THINK ON THESE: Where have all our trees gone?

“Trees are sanctuaries. Whoever knows how to speak to them, whoever knows how to listen to them, can learn the truth. They do not preach learning and precepts, they preach, undeterred by particulars, the ancient law of life.” – Herman Hesse

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“Plant 10 trees a year bill approved by House panel,” said the Manila Bulletin headline recently.

“The House Committee on Appropriations has approved a substitute bill requiring all graduating elementary, high school and college students to plant at least 10 trees each as a prerequisite for graduation,” wrote scribe Charissa Luci-Atienza

The report said the measure complements Executive Order No. 26, Series of 2011, issued during the presidency of Benigno S. Aquino III.  The executive order aims to mobilize students and government employees to plant 1.5 billion trees over a period of six years (from 2011 to 2016).

“With over 12 million students graduating from college each year, this initiative, if properly implemented, will ensure that at least 175 million new trees would be planted each year,” said Representatives Gary Alejano and Strike Revilla, authors of the substitute bill to House Bills 1154 and 3137.

This is good news indeed as the country is fast losing its forest resources. “Most of the (Philippines’) once rich forest are gone,” to quote the words of the study done by the UN Food and Agriculture Organization some years back.  “Forest recovery, through natural and artificial means, never coped with the destruction rate,” it added.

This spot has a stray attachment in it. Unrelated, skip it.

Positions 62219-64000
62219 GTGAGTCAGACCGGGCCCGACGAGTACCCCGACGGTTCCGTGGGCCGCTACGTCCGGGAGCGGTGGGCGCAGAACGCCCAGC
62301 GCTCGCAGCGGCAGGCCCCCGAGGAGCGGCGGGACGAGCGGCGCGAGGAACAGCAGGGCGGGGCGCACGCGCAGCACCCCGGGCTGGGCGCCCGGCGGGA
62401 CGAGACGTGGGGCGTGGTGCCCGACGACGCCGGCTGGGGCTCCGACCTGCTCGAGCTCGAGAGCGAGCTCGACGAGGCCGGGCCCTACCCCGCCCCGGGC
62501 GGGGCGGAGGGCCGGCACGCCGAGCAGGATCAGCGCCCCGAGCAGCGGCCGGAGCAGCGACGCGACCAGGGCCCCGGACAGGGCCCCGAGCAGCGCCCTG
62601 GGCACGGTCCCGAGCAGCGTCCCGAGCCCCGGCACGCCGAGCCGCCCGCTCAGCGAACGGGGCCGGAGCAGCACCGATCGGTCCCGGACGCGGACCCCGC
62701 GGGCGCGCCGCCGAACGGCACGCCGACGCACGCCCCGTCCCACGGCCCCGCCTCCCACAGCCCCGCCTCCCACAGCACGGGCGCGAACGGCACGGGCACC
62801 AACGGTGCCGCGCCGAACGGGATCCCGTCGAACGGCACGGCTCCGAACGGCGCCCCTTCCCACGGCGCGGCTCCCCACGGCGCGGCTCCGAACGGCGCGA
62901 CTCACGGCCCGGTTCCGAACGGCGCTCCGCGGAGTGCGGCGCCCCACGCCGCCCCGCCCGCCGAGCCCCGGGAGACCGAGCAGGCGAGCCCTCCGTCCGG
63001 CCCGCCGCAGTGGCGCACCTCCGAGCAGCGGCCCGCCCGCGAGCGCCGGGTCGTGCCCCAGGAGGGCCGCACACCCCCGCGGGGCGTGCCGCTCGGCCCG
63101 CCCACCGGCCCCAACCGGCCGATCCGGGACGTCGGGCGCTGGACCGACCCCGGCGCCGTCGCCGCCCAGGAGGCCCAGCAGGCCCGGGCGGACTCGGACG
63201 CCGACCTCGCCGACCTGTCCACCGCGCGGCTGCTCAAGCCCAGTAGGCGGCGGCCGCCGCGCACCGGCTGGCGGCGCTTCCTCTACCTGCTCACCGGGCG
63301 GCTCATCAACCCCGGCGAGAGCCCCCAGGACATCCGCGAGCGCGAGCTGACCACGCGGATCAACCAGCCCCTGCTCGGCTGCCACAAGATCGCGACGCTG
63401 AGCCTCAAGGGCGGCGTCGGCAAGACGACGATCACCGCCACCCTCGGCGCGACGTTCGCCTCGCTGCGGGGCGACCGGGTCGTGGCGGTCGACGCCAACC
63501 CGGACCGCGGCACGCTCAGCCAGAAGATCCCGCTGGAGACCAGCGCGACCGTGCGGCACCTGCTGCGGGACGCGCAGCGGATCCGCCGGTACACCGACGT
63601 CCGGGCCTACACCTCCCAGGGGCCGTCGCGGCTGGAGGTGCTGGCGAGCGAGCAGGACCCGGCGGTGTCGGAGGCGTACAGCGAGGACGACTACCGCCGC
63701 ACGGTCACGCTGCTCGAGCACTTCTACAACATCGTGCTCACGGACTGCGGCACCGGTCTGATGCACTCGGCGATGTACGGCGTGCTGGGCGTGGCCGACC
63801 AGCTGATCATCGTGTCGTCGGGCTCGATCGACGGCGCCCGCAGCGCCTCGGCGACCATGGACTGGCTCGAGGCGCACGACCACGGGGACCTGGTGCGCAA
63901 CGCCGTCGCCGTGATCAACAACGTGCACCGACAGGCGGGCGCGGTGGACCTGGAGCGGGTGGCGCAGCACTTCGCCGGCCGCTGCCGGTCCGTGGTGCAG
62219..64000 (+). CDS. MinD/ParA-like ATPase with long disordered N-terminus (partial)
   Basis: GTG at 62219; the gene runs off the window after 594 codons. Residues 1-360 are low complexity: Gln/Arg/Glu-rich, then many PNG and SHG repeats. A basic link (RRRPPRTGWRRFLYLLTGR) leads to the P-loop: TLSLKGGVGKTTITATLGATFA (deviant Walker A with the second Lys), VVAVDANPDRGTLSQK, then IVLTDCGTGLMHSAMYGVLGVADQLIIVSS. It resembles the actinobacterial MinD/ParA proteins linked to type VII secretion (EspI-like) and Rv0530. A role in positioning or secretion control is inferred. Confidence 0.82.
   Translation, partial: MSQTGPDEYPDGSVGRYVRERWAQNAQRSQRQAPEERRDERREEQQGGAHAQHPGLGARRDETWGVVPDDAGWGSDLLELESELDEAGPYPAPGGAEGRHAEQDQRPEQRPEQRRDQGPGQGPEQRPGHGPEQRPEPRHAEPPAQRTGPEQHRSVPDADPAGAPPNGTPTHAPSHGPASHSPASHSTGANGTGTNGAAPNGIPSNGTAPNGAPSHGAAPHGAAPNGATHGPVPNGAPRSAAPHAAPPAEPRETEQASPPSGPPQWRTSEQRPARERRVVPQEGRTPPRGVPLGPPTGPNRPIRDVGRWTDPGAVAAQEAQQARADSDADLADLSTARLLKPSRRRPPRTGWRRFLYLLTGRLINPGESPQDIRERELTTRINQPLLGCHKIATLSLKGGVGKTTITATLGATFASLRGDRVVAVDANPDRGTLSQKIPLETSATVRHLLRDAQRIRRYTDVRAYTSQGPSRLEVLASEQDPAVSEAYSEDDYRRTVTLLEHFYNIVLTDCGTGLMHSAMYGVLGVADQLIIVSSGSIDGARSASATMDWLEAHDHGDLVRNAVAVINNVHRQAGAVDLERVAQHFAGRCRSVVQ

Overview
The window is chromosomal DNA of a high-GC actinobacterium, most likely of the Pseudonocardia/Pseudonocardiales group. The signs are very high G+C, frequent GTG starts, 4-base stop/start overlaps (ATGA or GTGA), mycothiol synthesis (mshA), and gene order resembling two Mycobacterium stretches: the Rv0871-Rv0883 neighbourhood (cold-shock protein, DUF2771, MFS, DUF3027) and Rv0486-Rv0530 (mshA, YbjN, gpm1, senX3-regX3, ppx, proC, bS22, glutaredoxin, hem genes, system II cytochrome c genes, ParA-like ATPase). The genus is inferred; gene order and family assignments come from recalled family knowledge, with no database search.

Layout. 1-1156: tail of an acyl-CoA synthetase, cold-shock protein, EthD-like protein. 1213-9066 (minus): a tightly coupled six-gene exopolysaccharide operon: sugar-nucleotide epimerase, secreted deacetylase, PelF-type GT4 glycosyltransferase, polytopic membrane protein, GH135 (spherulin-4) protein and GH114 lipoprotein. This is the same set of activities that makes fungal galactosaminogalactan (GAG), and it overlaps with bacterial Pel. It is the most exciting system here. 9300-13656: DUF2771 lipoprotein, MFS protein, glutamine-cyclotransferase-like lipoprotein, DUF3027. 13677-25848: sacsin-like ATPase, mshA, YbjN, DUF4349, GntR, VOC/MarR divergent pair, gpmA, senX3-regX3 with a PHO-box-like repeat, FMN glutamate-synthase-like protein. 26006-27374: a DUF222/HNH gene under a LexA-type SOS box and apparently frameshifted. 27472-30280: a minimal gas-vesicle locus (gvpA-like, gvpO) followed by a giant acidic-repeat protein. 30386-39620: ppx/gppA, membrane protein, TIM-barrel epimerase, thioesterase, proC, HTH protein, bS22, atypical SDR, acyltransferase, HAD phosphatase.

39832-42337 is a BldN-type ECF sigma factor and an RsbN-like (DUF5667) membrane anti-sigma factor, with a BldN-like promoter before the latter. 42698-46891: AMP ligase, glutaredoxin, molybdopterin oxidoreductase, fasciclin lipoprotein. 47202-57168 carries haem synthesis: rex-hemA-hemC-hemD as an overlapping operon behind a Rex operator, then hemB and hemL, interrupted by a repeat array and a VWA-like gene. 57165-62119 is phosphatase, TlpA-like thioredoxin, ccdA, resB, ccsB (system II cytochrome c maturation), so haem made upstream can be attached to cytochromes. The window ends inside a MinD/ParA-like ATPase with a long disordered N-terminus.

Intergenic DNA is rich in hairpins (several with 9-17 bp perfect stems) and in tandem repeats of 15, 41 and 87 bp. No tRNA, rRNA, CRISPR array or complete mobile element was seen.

When Ferdinand Magellan “rediscovered” the Philippines in 1521, forests blanketed 95% of the country.  When the Ormoc City, Leyte tragedy happened – which left 8,000 people dead – timber cover was only 18%.

“The once spectacular primary forests of the Philippines are now a relic of a bygone era,” the website Mongabay.com pointed out.  “What little primary forest does remain exists on the island of Palawan,” the country’s last frontier.

“Where have all our forests gone?” asked Roy C. Alimoane, the director of Davao-based Mindanao Baptist Rural Life Center.  American President Theodore Roosevelt once said, “A people without children would face a hopeless future; a country without trees is almost as helpless.”

In the past, forest resources helped fuel the country’s economy.  In the 1970s, Philippines was touted the prima donna among world timber exporters.  Today, it is considered “a wood-pauper,” to quote the words of multi-awarded journalist Juan Mercado.

Even the forests in the lowlands – mangroves, that is – are not spared from denudation.  “Approximately two-thirds of the country’s original mangroves have been lost,” noted Population Reference Bureau’s Kathleen Mogerlgaard.

Aside from logging (whether legal or illegal), other causes of deforestation in the Philippines are forest fires, “kaingin” farming (slash-and-burn agriculture), and mining operations.  Volcanic eruptions have also devastated some of the country’s tropical rainforests.  Ditto for typhoons, which have devastated considerable hectares of forest areas.

Surging population has compounded the problem. There were only 19 million Filipinos, according to the 1940 census.  By 2020, the population will surge to 111.7 million, National Statistical Coordination Board projects.

“Poverty, lack of jobs and wages, and absence of farm lots in the lowlands have forced some people to invade the forest,” commented former Senator Heherson Alvarez, who served as environment secretary during the administration of Corazon Aquino.